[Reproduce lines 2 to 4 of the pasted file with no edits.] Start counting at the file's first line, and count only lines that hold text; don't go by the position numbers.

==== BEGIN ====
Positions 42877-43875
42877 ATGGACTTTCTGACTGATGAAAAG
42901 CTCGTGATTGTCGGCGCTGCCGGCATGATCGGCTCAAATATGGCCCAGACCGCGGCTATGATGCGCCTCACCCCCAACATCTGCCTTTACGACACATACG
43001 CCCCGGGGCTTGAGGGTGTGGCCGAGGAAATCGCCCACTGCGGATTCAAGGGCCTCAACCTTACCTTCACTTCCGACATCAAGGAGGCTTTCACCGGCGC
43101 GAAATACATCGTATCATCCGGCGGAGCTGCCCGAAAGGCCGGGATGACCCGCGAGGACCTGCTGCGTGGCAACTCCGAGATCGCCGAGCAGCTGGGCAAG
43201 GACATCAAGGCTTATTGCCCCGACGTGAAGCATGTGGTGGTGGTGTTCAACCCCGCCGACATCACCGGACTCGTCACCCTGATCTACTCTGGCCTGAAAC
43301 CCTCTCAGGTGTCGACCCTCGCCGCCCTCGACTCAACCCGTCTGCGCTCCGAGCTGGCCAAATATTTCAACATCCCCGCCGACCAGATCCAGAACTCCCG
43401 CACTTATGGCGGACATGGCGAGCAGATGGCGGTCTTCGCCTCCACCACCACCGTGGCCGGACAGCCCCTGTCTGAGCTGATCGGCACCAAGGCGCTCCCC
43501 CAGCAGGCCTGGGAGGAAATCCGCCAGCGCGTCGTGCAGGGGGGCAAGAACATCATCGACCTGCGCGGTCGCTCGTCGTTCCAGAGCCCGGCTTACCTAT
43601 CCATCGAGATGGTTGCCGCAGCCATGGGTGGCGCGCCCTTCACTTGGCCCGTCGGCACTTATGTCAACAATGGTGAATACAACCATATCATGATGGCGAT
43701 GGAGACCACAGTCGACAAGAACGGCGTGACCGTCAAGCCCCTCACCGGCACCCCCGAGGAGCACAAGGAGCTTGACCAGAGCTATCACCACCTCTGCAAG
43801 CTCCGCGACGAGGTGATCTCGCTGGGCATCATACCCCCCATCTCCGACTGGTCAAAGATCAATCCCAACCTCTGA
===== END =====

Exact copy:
42877 ATGGACTTTCTGACTGATGAAAAG
42901 CTCGTGATTGTCGGCGCTGCCGGCATGATCGGCTCAAATATGGCCCAGACCGCGGCTATGATGCGCCTCACCCCCAACATCTGCCTTTACGACACATACG
43001 CCCCGGGGCTTGAGGGTGTGGCCGAGGAAATCGCCCACTGCGGATTCAAGGGCCTCAACCTTACCTTCACTTCCGACATCAAGGAGGCTTTCACCGGCGC